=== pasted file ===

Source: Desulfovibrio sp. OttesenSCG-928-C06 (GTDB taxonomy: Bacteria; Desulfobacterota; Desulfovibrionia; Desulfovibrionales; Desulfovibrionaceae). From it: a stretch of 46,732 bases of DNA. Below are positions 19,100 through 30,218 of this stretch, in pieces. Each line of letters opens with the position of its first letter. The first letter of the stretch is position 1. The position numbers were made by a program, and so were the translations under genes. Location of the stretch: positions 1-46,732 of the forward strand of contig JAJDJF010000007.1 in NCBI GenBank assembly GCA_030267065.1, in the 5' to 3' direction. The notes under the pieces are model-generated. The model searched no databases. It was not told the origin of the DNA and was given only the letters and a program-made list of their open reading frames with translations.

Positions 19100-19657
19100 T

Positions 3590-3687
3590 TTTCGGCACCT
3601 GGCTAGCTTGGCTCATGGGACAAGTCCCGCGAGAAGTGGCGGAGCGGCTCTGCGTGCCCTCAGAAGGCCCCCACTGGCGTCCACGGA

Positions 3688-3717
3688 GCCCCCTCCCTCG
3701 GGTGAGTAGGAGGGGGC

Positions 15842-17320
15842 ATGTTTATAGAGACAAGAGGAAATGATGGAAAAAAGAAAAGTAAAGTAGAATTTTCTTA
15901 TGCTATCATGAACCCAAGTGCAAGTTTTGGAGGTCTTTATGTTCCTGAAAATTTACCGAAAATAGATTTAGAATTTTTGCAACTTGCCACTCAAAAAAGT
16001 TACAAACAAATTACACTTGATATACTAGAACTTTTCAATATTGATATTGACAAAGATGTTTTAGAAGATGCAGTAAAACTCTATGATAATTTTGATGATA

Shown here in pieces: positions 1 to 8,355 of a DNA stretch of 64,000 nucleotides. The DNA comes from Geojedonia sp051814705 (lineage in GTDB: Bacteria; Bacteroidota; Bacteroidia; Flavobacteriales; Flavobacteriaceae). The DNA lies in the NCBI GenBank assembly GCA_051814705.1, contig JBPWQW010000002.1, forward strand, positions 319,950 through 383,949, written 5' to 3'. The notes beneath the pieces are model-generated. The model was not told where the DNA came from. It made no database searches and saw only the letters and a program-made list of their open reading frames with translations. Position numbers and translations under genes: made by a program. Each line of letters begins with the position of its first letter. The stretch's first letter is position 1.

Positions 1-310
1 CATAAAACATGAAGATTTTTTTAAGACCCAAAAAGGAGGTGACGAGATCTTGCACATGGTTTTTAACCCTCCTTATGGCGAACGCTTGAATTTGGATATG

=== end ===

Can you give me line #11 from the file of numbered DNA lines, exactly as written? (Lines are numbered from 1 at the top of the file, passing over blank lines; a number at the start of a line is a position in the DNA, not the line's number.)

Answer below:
15842 ATGTTTATAGAGACAAGAGGAAATGATGGAAAAAAGAAAAGTAAAGTAGAATTTTCTTA